Celery Soup with Leeks and Potatoes

My soup pot has gotten a lot of use this winter!  Lucky for me, there haven’t many complaints from my family…because, well, soup is just good.  I was excited to see in the Seasoned Farmhouse Cooking School’s winter class offerings a class titled Stew, Soups and Artisan Breads.  Right up my alley….I attended a few weeks ago.  Soups and stews are not the most intricate, complex food to make so, although I knew she would succeed, I wondered how Tricia Wheeler (owner of the Seasoned Farmhouse and instructor for this particular class) would elevate this demo class to her French Culinary Institute trained level of expertise.  First of all, like any true Chef, she convinced us what a difference it makes to your soup to make and use your own stock.  So she began the class by showing us how to make a beautiful, flavorful chicken stock.  She had a large glass bowl of her chicken stock which she then used in all three of the soups that she made that evening.  The stock was a medium-dark tan color and it was opaque, visual proof that it was packed with real flavor.  Tricia made a robust flavorful Carrot Spice Soup that included fresh ginger, smoky paprika, cayenne pepper and coconut milk.  This soup was a bright orange color and pureed to a lovely smooth velvety texture and topped with toasted spiced pepitas; it was delicious.  The Celery Soup with Potatoes, Leeks and Rice was outstanding, fresh and light and infused with fresh herbs and butter.  Yum.  Lastly, the Thai Curry Chicken Stew was restaurant quality and would serve any of the heartiest of eaters as a full meal.  It included red curry paste, sesame oil, coconut milk, lemongrass…..all of those wonderful Asian flavor makers.  Lastly, we tasted two homemade artisan breads, one was a multi step time-consuming focacia and the other was an easy four ingredient “one pot” bread.  Oh and she showed us how to make our own herbed butter…not a difficult thing to do at all once you learn the trick.  I think I’ll recreate every one of these recipes for The Common Plate eventually but for now, I’ve only gotten around to the Celery Soup, which I adapted slightly to my tastes.  Homemade bread and butter coming soon.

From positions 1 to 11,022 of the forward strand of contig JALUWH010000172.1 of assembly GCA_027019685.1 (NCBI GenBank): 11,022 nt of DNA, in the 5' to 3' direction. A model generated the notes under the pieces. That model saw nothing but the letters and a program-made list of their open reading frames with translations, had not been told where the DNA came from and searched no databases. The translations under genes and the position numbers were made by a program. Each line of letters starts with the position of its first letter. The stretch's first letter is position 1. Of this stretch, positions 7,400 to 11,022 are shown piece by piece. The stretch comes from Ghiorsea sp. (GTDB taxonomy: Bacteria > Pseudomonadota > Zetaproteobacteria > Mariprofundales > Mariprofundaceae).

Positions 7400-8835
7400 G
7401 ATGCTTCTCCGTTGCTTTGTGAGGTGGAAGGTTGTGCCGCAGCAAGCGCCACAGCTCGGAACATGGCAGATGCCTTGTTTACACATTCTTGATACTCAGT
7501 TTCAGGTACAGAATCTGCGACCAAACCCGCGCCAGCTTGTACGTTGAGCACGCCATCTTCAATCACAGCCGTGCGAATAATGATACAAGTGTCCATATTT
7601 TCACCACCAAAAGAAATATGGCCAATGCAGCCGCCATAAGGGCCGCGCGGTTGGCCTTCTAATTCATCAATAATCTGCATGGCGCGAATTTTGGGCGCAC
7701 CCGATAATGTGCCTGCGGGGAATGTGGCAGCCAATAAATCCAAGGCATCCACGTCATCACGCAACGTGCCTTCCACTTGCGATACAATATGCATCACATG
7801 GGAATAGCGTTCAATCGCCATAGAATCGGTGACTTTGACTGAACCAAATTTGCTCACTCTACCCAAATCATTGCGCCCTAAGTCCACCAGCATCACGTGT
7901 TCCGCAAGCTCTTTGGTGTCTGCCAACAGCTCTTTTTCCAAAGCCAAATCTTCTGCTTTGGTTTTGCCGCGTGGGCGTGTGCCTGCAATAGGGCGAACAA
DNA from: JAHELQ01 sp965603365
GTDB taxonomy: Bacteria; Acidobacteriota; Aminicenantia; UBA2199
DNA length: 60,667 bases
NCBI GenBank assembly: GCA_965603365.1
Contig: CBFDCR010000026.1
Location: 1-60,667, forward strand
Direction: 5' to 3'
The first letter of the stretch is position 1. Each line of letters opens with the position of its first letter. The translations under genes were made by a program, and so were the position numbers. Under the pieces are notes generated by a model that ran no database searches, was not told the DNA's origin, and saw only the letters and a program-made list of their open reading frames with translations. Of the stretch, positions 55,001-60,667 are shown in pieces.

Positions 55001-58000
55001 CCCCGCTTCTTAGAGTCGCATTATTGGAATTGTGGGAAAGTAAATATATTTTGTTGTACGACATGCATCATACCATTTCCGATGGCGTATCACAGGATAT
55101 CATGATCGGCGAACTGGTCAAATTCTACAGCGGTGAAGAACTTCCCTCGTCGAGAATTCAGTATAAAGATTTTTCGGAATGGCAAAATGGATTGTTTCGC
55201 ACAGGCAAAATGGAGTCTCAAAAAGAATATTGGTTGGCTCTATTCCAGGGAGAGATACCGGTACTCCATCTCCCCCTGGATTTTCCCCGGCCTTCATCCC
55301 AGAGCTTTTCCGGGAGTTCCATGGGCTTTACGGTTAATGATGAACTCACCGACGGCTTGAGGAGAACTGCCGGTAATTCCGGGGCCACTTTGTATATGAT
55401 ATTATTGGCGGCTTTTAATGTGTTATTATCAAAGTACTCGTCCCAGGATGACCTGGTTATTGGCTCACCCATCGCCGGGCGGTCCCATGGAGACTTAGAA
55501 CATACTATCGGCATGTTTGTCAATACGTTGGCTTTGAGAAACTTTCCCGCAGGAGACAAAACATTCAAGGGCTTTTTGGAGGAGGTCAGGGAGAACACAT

Celery Soup with Leeks and Potatoes (Serves 6-8)


2 medium leeks, white parts, sliced and cleaned (soak slices in cold water to clean to get the dirt and grit off).

6 cups sliced celery (about one pkg of celery)

1 cup diced onion

¼ tsp salt

3 Tbsp butter

4 cups chicken stock or vegetable stock

1/3 cup uncooked rice (white or brown)

4 baking potatoes, peeled and chopped (I used about 8 smaller red skin potatoes and left skins, which may not be as pretty but worked just fine)

2 cups water

½ tsp salt

2 cups milk

1/8 tsp sugar

salt and white pepper to taste

fresh chives, parsley, or tarragon and croutons to garnish



In a large sauce pan or soup pot, melt 3 Tbsp butter over medium low heat.  Add the leeks, onion and celery and ¼ tsp salt; cover and cook until tender but not browned (appx 10 minutes). Add the stock and bring to a boil.  Stir in the rice and simmer for about 25 minutes, uncovered.


In another large sauce pan or soup pot, boil the potatoes with 2 cups of water and ½ tsp of salt.  Cook potatoes until tender but not mushy.  Strain the water from the potatoes into the pot with the celery and leeks.  To the potatoes, add 2 cups of milk and either mash with potato masher or puree with an immersion blender.  Add potato/milk mixture into the celery and leek mixture; puree it all together with an immersion blender (or do it in batches in a regular blender).  If it seems too thick, add some more stock.  Puree a little or a lot, depending on your preference. Add in the sugar and season with salt and pepper.

Garnish with chopped chives, parsley, or tarragon and toasted garlic croutons.

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*I’ve had this soup twice and each time it tasted and looked very different, but both times it was delicious.  You can easily adjust the amount of celery, leeks and potatoes and how much you puree it.

Recipe adapted from Tricia Wheeler of The Seasoned Farmhouse, adapted from Julia Child